Teamwork Analysis Dashboard
CSER has developed a teamwork dashboard, founded on learning analytics, learning theory and teamwork models that analyses students’ online teamwork discussion data and visualises the team mood, role distribution and emotional climate.
This tool allows educators to easily monitor student teams in real-time. Educators may use the tool to provide students with feedback about team interactions as well as to identify teams that are experiencing problems, and may require interventions.
The idea of the dashboard is to produce an easy to use, and scalable, visualisation system to aid lecturers in managing courses with teamwork. The dashboard is designed to assist teaching by analysing online team discussions to identify what kinds of roles individuals are taking on in the discussion, i.e. leadership, support, coordination, etc, and also the sentiment expressed in the discussion, i.e. frustration, anger, joy, concern. This automated analysis, based on NLP and text analysis techniques, will assist teachers by helping them quickly identify teams where progress is not being made, where required roles are not being undertaken by the team members, or where discussion has reached a point where it needs assistance from the teaching staff.
As the complexity of software projects has grown over the years, and teamwork has become an integral part of software industry, the ability for Computer Science graduates to participate effectively in professional teamwork has become crucial. To better prepare their students for industry, academics frequently integrated team projects and collaborative assignments into the Computer Science curriculum. However, there are still concerns expressed by industry and within Universities as to whether our students are actually learning how to work in teams. We don’t really help this, within the University sector, as we often assess team or collaborative projects based on the output of the project rather than on the success of the collaboration. We very rarely tend to assess individual students based on how well they worked as team!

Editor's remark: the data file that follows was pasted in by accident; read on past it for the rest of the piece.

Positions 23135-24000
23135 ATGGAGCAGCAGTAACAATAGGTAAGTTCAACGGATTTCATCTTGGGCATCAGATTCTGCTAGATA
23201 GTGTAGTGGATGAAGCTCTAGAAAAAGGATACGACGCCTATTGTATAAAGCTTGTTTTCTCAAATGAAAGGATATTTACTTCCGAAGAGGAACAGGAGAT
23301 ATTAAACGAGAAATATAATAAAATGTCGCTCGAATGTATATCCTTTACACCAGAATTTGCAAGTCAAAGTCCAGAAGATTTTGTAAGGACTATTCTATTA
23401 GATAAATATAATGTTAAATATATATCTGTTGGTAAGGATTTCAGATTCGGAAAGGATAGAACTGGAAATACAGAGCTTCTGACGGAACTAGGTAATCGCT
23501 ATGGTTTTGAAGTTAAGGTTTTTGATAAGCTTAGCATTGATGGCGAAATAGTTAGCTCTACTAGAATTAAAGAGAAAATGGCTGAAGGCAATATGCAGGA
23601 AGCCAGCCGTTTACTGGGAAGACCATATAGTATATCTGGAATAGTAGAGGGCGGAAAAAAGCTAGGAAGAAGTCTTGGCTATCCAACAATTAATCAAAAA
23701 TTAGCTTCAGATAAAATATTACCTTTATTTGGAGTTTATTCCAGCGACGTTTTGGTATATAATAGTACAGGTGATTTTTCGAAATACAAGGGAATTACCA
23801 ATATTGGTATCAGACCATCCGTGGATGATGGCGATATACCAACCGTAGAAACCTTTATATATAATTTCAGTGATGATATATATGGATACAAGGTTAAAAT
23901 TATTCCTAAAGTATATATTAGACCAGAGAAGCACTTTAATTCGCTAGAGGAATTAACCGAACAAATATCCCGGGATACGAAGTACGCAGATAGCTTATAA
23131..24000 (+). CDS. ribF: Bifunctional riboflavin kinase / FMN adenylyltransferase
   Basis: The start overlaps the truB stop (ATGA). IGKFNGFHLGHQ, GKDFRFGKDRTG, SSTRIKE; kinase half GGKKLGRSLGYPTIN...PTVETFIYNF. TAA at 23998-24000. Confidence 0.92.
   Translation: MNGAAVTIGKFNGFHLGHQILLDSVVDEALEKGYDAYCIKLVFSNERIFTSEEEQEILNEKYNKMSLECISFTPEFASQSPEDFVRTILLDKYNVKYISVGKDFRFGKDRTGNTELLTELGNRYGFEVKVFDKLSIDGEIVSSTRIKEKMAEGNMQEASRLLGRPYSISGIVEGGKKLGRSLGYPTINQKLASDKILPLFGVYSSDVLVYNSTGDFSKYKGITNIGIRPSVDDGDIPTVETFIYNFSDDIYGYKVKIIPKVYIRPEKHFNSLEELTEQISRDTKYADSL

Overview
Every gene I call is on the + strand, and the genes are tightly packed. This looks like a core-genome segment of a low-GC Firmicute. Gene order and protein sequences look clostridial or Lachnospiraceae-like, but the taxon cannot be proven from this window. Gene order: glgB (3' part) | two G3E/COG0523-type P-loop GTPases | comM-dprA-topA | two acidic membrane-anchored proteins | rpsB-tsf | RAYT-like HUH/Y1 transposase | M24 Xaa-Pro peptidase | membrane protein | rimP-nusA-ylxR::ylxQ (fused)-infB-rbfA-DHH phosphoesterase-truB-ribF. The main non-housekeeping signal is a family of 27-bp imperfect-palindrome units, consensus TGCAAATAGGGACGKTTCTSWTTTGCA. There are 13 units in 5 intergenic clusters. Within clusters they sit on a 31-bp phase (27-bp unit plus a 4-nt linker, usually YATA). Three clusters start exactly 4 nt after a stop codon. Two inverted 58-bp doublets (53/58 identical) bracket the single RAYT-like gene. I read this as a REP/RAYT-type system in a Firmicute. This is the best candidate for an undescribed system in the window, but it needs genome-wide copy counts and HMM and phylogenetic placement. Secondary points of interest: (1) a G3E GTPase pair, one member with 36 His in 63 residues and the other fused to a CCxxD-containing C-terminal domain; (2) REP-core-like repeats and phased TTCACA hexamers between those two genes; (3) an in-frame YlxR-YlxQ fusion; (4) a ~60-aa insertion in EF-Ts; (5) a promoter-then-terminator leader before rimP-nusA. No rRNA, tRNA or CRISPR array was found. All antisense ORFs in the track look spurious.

CSER has been exploring different mechanisms for assessing and analysing teamwork over the past few years. We have explored the use of Contributing Student Pedagogy, and peer assessment within our first year courses as a way of integrating collaboration with more explicit understanding of why collaboration is there. (You can read more about this here and here).